Attended by the “Big Three” Allied leaders, the conference saw United States President Franklin D. Roosevelt, British Prime Minister Winston Churchill and Soviet Premier Joseph Stalin meet to discuss the government of post-war Europe.
Roosevelt announced the establishment of formal diplomatic relations with the USSR on 16 November, and appointed William C. Bullitt as the first Ambassador to the Soviet Union.
On the 17th September 1978 the Camp David Accords, which led to the first ever peace treaty between Israel and an Arab state, were signed by Egyptian President Anwar El Sadat and Israeli Prime Minister Menachem Begin.
Henry Kissinger, Richard Nixon’s National Security Advisor, made a secret trip to China to meet with Premier Zhou Enlai.
The United States table tennis team heralded the era of ‘ping pong diplomacy’ by becoming the first official American delegation to visit China in 20 years.
France and the United States signed the first two treaties ever negotiated by the American government, and which formally recognised the independence of the United States.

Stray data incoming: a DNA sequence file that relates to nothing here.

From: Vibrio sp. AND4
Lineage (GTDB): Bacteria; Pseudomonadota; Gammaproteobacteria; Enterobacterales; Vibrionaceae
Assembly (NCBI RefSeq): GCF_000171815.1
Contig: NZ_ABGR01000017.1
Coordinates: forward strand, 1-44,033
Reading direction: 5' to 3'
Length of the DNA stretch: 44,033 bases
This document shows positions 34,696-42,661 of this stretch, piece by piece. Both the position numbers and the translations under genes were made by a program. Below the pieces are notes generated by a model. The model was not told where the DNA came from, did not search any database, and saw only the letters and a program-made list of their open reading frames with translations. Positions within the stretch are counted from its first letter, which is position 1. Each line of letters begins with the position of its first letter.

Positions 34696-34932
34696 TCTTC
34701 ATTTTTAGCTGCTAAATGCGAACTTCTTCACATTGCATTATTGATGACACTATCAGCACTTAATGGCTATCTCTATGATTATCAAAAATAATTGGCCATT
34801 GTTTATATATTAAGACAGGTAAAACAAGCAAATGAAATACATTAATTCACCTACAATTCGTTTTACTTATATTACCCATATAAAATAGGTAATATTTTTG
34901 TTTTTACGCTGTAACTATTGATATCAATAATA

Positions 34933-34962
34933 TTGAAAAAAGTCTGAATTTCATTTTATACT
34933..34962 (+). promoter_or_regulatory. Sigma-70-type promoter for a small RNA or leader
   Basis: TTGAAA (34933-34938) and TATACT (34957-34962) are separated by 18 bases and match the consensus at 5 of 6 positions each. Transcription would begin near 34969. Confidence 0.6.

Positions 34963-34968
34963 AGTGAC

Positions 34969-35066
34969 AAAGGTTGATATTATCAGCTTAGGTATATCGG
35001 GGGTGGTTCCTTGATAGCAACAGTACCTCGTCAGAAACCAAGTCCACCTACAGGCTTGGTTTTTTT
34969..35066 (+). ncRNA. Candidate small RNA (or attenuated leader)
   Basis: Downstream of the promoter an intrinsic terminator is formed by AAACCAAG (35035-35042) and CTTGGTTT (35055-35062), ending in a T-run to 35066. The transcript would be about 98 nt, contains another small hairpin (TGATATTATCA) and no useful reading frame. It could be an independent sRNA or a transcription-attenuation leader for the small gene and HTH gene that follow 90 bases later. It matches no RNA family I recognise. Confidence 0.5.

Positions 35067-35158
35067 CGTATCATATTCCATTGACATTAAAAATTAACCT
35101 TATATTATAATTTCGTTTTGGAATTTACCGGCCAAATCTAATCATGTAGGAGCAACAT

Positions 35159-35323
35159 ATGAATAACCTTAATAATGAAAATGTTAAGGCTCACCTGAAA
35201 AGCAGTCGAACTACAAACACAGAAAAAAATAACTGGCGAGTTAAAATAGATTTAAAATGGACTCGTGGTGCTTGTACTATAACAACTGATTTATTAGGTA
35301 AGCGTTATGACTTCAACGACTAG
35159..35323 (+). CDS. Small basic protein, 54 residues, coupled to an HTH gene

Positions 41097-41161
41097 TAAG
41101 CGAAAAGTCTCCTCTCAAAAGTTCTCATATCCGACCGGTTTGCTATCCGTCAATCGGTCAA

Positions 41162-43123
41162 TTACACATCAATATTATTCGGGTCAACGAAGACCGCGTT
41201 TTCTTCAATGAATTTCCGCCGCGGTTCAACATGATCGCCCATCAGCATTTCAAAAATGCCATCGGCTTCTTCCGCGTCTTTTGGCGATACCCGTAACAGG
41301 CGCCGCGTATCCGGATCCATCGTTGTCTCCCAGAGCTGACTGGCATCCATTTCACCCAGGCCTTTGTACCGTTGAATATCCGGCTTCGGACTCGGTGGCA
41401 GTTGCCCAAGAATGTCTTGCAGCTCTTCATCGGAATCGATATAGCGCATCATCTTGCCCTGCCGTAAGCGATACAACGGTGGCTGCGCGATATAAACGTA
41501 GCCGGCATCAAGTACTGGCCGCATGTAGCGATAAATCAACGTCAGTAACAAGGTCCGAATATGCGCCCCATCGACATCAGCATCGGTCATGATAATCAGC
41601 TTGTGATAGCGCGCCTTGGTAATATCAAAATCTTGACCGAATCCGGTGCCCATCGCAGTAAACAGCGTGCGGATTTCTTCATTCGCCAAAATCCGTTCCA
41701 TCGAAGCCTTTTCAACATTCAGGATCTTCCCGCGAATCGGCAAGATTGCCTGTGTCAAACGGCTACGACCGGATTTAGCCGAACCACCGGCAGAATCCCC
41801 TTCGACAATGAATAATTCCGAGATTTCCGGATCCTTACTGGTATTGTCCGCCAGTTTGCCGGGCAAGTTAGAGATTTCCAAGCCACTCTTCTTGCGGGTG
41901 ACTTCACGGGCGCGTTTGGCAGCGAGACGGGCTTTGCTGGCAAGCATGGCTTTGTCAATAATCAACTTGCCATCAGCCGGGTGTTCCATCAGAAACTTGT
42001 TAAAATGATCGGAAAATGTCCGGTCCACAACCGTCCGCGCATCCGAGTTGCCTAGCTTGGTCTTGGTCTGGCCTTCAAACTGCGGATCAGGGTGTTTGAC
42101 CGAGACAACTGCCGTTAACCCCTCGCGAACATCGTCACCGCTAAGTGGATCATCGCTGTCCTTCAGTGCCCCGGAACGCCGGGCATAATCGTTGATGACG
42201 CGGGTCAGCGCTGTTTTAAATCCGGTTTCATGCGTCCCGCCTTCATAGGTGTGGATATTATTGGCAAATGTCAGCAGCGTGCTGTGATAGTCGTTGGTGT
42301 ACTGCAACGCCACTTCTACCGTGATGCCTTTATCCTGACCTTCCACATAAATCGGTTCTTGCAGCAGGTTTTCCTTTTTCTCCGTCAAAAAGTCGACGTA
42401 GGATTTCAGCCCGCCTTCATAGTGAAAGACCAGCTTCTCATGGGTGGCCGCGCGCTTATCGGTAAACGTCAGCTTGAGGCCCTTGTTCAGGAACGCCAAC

By the summer of 1987 it had become public knowledge that the Soviets had bugged the new building with technology that the United States was struggling to disable.
On the 18th September 1931, the Manchurian Crisis – also known as the Mukden Incident –began when Japanese soldiers blew up a section of their own railway in the Chinese region of Manchuria.
On the 23rd July 1914, Austria-Hungary issued an ultimatum to Serbia specifically designed to be rejected and lead to war between the two countries.
Germany and Russia signed the secret Reinsurance Treaty that ensured they would each remain neutral if the other went to war with a third European power.